... is a species of sea snail, a marine gastropod mollusk in the family Trochidae, the top snails The height of the species' shell attains 5.5 mm, its diameter 7 mm. The broadly perforate, translucent, glossy shell has a depressed-turbinate shape. Its colour is variable, either uniform buff, uniform white, or with brown spirals on a white ground.The 4½ whorls are rounded on the base, subangled at the periphery, flattened above and impressed at the suture. The sculpture of the protoconch is smooth, the next whorl shows a couple of spiral keels, which by intercalation multiply in number, but decrease in relative importance as the whorls advance. The body whorl carries close fine spiral threads, of which every fourth or fifth predominates. The radials are confined to faint growth lines. The aperture is slightly descending, oblique, angled above, rounded below. The outer lip is simple. The columella is expanded, and a little reflected above. A substantial callus unites the lips. The deep ...
... , common name abalone (US), pāua (NZ), or ormer (UK), is the only genus in the family Haliotidae. This genus once contained six subgenera. These subgenera have become alternate representations of Haliotis. The genus consists of small to very large, edible, herbivorous sea snails, marine gastropod molluscs. The number of species recognized worldwide ranges between 30 and 130, with over 230 species-level taxa described. The most comprehensive treatment of the family considers 56 species valid, with 18 additional subspecies. The shells of abalones have a low, open, spiral structure, and are characterized by having several open respiratory pores in a row near the shell's outer edge. The thick inner layer of the shell is composed of nacre, which in many species of abalone is highly iridescent, giving rise to a range of strong, changeable colors, which make the shells attractive to humans as decorative objects, in jewelry, and as a source of colorful mother-of-pearl. The shell of abalones is ...
... /æsɪˈpɛnsərɪˈfɔːrmiːz/ is an order of basal ray-finned fishes that includes the sturgeons and paddlefishes, as well as some extinct families. Notable characteristics of Acipenseriformes include: Cartilaginous endoskeleton Lack of vertebral centrum Spiral valve intestine Conus arteriosus Taxonomy based on the work of Mikko Haaramo, Neslon, Grande and Wilson 2016 and van der Laan 2016. Order Acipenseriformes Berg 1940 Genus †Hesperopsephurus Nesov 1997 Genus †Neochallaia Rusconi 1949 Genus †Psephuroides Nesov 1997 Family †Errolichthyidae Lehman 1952 Genus †Errolichthys Lehman 1952 Genus †Psilichthys Hall 1900 non Steindachner 1907 Suborder †Chondrosteoidei Family †Chondrosteidae Huxley 1861 Genus †Chondrosteus Agassiz 1843 ex Egerton 1858 Genus †Eochondrosteus Lu, Li & Yang 2005 Genus †Gyrosteus Morris 1854 Genus †Strongylosteus Egerton 1858 Suborder †Peipiaosteoidei Grande & Bemis 1996 Family †Peipiaosteidae Liu & Zhou 1965 Genus ...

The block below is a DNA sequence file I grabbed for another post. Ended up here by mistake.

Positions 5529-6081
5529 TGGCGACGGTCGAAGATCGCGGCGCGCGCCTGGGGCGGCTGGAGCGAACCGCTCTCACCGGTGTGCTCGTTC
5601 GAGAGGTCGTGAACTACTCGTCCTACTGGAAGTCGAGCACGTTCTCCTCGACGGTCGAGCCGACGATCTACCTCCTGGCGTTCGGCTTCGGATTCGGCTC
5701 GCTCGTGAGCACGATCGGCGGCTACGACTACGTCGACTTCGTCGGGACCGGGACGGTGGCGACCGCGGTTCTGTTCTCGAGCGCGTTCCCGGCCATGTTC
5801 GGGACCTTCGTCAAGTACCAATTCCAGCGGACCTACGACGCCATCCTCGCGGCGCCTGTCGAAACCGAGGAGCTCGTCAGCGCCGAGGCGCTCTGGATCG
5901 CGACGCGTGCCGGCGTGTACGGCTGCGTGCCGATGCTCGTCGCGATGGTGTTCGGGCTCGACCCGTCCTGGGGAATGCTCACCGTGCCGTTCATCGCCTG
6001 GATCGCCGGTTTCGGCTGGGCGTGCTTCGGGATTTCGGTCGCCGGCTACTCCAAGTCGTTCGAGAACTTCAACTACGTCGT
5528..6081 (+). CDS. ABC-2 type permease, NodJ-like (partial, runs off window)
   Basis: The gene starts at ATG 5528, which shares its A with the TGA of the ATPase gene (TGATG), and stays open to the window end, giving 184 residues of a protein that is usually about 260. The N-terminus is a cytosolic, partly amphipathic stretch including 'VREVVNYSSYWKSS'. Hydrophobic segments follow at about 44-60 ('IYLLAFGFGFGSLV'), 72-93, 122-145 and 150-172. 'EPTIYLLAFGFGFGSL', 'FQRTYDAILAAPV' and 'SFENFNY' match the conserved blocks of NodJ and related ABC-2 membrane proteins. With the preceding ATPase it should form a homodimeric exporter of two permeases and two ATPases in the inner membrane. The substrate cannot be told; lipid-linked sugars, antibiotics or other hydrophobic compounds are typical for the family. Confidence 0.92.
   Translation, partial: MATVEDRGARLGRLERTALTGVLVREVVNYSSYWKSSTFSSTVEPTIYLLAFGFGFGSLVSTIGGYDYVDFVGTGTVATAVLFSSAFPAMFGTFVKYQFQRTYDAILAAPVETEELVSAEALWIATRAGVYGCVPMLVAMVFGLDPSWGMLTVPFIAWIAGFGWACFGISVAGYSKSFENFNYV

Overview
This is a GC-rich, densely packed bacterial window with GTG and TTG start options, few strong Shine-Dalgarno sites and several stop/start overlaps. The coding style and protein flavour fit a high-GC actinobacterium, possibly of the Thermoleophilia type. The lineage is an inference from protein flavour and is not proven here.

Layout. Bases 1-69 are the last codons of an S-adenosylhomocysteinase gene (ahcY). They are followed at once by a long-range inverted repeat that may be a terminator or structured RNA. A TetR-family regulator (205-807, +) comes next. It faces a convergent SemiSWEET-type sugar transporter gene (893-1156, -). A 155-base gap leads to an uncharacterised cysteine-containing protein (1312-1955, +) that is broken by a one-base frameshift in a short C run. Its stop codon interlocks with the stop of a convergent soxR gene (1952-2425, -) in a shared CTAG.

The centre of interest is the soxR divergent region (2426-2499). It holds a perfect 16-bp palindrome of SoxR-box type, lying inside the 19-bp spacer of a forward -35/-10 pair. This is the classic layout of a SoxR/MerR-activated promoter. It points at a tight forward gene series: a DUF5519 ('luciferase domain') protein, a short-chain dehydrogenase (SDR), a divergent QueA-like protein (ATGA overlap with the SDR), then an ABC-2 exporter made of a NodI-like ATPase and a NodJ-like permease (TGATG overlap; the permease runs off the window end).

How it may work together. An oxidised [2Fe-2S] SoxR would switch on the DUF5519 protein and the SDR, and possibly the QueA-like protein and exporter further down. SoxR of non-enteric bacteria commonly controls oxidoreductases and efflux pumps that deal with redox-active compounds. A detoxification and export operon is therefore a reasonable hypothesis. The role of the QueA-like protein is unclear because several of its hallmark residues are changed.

This review compares the action of three ω-conotoxins, GVIA, MVIIA and CVID, describing their structure-activity relationships ... the ω-conotoxins) have emerged as a new class of therapeutics for the treatment of chronic and neuropathic pain. Earlier in ... Family. Molecular target. Example. A. CC-C-C. α. AChR* (antagonist). α-Vc1.1. ... ω-Conotoxins. All ω-conotoxins identified to date have been found in piscivorous cone snails ranging from the small Conus catus ...
ConoServer is a database of toxins that are expressed by the predatory sea snails in the family Conidae, the cone snails. These ... toxins are known as conotoxins or conopeptides. The toxins are of importance to medical research. A notable feature of these ...
Conus genus includes around 500 species of marine mollusks with a peculiar production of venomous peptides known as conotoxins ... Several CTX families have been identified to modulate Na+ current, in particular μ- and μO-CTX are antagonist of the Nav ... Halai, R.; Craik, D.J. Conotoxins: Natural product drug leads. Nat. Prod. Rep. 2009, 26, 526-536. [Google Scholar] [CrossRef] [ ... Li, R.A.; Tomaselli, G.F. Using the deadly μ-conotoxins as probes of voltage-gated sodium channels. Toxicon 2004, 44, 117-122 ...
Their venom contains conotoxins which have powerful neurotoxic effects. Given that they are capable of "stinging" humans, live ... Conus magus, common name the magical cone, is a species of sea snail, a marine gastropod mollusk in the family Conidae, the ...
... and nine more conotoxins are at various stages of preclinical or clinical evaluation. In short, the genus Conus, the big family ... These conotoxins have proven to be valuable pharmacological probes and potential drugs due to their high specificity and ... These venomous snails capture prey using a diverse array of unique bioactive neurotoxins, usually named as conotoxins or ... Over 2000 nucleotide and 8000 peptide sequences of conotoxins have been published, and the number is still increasing quickly. ...